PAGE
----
Skip to main content
26th July 2023

Building Positive Workplace Habits

Building positive habits at work can help us to progress towards our goals and achieve our potential at work. Knowing where to start when building these positive habits is difficult, but with the right knowledge and support, we can begin to promote positive habits and reduce negative ones.

What are habits?

Very simply, habits are behaviours that we engage in frequently and repeatedly. From a psychological perspective, habits are a process in which we are exposed to a cue that automatically triggers an impulse to act, due to an association our brain has learned between the cue and the behaviour (1).

The structure of habits
  • The cue/trigger – the part of the habit loop where you are triggered to take some sort of action through a cue in your internal or external environment
  • The action — this is the part of the habit loop where you actually take the action on the habit you want to adopt or drop
  • The reward – this is the part of the loop where your brain receives a reward for taking the desired activity

Habits are often viewed as binary – smoking is widely considered a negative habit, whereas going for a daily jog may be considered a positive one. Although some habits are objectively positive or negative, many of our habits fall in the grey area in between – for example, even if you always cover your vegetables in cheese (negative), you are still eating the vegetables (positive). The overall goal is to replace progress hindering (negative) habits with goal-supporting (positive) habits to ultimately move us closer to achieving our goals (2).

Habits vs Routines vs Rituals

As discussed, a habit is defined by its non-conscious nature. Routines and rituals, however, are defined by their very conscious nature. Routines are a sequence of behaviours that are frequently followed in succession, for example to get ready in the morning, you may start by washing your face, then eating breakfast, then brushing your teeth, and so on. Rituals are similar to routines, as they involve following a regular sequence of actions, but the key difference is the level of meaning associated with them. For example, although eating a special occasion meal follows largely the same routine as a normal meal, the additional awareness of the moment and emotional associations make it feel special (3).

Building Positive Workplace Habits 1

Habits at work

Just as we form habits, routines and rituals in our home lives, we naturally develop these behaviours at work as well. Some common examples include:


  • Making a coffee before starting work each morning.
  • Coming to work 10 minutes early every day (or 10 minutes late!).
  • Taking turns to speak in a meeting.


  • Starting every Monday meeting by asking how everyone’s weekend was.
  • Having regular review meetings to focus on each staff member’s development needs.
  • Regularly asking for and discussing feedback.


  • Singing ‘Happy Birthday’ and sharing a cake for a colleague’s birthday.
  • Celebrating the team’s achievements at key milestones.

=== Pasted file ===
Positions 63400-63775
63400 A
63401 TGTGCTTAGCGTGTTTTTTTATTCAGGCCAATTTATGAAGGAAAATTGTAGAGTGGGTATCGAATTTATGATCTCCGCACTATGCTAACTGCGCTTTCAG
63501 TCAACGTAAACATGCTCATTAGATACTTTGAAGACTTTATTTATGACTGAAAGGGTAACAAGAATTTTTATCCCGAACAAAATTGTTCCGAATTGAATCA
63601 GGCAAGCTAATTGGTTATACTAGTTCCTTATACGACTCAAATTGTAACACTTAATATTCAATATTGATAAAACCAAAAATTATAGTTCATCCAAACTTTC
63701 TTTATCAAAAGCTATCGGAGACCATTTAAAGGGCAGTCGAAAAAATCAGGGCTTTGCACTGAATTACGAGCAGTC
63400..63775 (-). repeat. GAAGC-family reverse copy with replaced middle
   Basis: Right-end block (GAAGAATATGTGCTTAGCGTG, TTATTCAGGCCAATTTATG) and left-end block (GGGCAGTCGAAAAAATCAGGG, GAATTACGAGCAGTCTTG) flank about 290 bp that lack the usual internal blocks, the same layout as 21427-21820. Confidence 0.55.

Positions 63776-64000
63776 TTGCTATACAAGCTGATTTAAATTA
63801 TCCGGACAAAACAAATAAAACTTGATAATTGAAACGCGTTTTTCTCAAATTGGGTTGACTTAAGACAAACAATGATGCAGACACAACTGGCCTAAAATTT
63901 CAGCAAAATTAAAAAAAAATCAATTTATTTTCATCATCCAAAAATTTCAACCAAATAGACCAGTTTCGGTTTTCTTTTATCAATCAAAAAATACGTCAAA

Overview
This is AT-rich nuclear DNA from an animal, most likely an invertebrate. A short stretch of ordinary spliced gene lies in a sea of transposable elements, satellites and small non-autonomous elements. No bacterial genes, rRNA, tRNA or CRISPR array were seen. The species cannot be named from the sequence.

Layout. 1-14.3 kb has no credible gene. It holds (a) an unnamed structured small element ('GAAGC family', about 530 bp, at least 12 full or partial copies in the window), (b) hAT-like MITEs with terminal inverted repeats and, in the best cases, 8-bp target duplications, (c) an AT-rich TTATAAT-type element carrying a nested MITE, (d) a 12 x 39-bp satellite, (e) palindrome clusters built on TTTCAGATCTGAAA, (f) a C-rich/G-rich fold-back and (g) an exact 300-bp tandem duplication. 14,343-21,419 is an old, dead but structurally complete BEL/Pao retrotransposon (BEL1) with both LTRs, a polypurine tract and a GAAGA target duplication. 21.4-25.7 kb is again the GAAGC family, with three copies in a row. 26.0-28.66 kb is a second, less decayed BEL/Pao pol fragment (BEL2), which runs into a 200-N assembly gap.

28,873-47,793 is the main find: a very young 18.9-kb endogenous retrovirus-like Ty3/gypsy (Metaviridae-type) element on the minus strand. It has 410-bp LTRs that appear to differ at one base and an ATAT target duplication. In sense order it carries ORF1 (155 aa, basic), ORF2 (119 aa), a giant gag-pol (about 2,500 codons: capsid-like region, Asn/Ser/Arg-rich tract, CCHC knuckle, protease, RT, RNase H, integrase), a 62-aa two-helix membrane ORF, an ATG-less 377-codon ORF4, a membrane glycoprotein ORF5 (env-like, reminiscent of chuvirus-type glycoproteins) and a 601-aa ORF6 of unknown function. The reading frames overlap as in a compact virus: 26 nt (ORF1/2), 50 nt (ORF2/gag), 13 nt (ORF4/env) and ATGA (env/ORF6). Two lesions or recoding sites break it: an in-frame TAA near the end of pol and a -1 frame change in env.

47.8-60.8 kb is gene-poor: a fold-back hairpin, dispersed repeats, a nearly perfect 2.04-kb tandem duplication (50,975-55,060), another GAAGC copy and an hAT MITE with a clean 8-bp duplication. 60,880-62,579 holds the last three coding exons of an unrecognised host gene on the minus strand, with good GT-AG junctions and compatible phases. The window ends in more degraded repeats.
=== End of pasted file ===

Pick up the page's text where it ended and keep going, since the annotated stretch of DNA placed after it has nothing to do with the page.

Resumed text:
• Signing a card and expressing gratitude to a colleague on their last day.

Building Positive Workplace Habits 2

Making your habits work for you

Building new habits can be challenging, but by repeatedly and frequently engaging in the behaviours, we can form new habits. Building positive habits in the workplace can help to improve how teams work together, and how productive we are in our day-to-day working lives. Here are some tips to help you build those positive habits:

  1. Remove barriers – there may be a reason why you haven’t been able to form this habit in the past. Try to create space and time for you to practice the habit and for it to become engrained in your routine (4).
  2. Build in incentives – intrinsic motivation may not always be enough, but using rewards can help to make the behaviour more enjoyable and easier to stick to (5).
  3. Be patient – building habits takes time. Research has shown that some habits may be quicker to adopt than others (5)
  4. Start tiny – often we can form a habit by focusing on the first step. For example, if you want to write a to-do list on paper every day when you start work, start building the habit by just focusing on getting a pen out. This is the first step in the sequence and can act as the trigger for you to complete the rest of the behaviour – that is actually writing the to-do list (2).

How Impact can help

Building more positive habits at work and breaking the bad ones is a crucial step towards fulfilling your potential and achieving your goals. It is a process that requires strong commitment, a positive mindset, perseverance and resilience to overcome any challenges that you might encounter on the way. Coaching can provide the support you need to drive long-lasting behavioural change. We at Impact offer one-to-one and group coaching aimed at helping individuals and teams reach their full potential. To find out more about our coaching offers, you can contact us here.


1: Habit Formation and Behavior Change | Oxford Research Encyclopedia of Psychology

2: Atomic Habits – James Clear

3: Behavior Change At Work: Habits, Routines and Rituals (

4: What Does It Really Take to Build a New Habit? (

5: Habit Formation | Psychology Today